Mr. DEAL of Georgia. Madam Speaker, I yield myself such time as I may consume.
Madam Speaker, today I rise in support of House Concurrent Resolution 386, honoring Mary Eliza Mahoney, as America's first professionally trained African American nurse.
Born in 1845, Mary Eliza Mahoney lived with her parents, Charles Mahoney and Mary Jane Steward Mahoney. For 15 years, Mary Eliza worked alternately as a cook, janitor, washerwoman, and an unofficial nurse's assistant at the New England Hospital for Women and Children in Roxbury, Massachusetts.
In 1878, at the age of 33, she was admitted as a student into the hospital's nursing program. After graduation, 16 months later, Mary Eliza worked primarily as a private-duty nurse. Her nursing career ended as director of an orphanage in Long Island, New York, a position she had held for over a decade.
As the resolution states, Mary Eliza Mahoney's motto was always, ``Work more and better the coming year than the previous year.'' Mahoney also recognized the need of nurses for nurses to work together to improve the status of African Americans in the profession.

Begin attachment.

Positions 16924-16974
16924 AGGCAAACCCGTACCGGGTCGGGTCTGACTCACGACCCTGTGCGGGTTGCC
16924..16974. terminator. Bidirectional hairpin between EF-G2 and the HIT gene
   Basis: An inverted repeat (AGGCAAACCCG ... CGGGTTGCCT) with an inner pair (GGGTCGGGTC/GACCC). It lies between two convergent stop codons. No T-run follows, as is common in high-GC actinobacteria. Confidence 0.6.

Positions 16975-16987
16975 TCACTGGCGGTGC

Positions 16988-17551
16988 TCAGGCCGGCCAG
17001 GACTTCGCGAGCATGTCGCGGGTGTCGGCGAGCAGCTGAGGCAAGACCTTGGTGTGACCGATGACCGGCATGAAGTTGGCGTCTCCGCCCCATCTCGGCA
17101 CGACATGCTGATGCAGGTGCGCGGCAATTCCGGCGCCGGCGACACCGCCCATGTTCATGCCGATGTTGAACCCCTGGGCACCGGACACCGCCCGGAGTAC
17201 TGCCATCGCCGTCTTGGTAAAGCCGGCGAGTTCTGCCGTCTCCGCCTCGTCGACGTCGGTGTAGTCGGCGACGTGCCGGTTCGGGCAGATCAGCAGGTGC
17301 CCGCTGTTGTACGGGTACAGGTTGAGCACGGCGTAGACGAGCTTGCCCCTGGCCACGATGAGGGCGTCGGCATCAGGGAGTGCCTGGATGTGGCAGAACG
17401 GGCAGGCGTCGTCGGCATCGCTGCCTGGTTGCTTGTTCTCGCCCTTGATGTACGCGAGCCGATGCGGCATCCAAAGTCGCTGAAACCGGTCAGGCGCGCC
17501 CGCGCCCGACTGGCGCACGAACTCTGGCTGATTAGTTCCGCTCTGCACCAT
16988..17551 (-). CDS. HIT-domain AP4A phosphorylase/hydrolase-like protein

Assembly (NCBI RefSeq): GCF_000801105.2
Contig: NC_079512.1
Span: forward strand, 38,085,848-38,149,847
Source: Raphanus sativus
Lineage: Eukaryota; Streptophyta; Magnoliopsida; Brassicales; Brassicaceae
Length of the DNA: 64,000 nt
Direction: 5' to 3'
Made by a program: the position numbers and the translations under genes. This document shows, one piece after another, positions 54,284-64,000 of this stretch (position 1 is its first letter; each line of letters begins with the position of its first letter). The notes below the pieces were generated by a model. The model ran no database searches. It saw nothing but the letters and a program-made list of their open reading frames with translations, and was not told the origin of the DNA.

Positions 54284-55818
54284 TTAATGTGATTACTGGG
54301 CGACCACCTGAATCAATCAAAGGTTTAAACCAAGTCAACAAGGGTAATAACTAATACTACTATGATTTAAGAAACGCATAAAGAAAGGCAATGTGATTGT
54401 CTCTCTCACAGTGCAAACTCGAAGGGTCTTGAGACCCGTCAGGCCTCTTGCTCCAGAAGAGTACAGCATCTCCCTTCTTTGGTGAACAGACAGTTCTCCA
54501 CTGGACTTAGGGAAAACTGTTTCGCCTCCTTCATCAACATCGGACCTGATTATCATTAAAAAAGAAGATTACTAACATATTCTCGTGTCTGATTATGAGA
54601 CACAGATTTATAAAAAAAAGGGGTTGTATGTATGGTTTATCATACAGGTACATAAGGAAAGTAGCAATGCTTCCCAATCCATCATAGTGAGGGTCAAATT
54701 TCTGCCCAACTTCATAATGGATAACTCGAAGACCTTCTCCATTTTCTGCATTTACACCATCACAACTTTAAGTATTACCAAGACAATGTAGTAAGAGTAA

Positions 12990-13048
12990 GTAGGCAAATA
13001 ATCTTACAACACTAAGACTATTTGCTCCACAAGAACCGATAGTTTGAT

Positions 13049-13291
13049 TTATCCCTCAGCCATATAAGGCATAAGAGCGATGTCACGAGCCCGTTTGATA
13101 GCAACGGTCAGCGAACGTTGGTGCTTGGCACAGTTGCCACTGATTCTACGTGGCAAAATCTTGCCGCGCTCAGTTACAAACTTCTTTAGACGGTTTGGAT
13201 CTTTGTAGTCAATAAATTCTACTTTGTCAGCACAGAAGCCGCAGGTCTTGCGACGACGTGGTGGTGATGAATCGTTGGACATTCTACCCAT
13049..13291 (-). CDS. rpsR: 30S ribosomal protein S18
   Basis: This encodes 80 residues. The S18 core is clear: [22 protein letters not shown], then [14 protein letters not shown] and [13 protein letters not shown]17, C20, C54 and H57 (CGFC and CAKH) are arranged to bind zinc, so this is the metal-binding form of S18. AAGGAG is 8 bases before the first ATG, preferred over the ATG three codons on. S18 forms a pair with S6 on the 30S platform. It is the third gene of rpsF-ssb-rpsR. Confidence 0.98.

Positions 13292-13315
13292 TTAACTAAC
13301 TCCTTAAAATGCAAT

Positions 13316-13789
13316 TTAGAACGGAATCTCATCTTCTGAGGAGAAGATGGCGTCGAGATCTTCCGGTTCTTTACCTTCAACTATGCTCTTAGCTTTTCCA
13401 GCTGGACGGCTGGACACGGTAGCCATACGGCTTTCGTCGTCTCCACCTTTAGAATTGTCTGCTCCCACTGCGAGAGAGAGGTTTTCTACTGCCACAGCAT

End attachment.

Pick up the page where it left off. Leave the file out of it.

In 1908, she was the cofounder of the National Association of Colored Graduate Nurses. Mahoney gave the welcoming address at the first convention of NACGN and served as the association's national chaplain. She became an inspiration to all nurses and helped make it possible for the members of the NACGN to be received at the White House by President Warren G. Harding.
Ms. Mahoney died in 1926. Because of her dedication and untiring will to inspire future generations, she has been an inspiration to thousands who are a part of the nursing profession.
Madam Speaker, I would like to thank the author of this resolution, Ms. Eddie Bernice Johnson of Texas, for her leadership in honoring this great American. I encourage all of my colleagues to vote in favor of the resolution.
Madam Speaker, I reserve the balance of my time.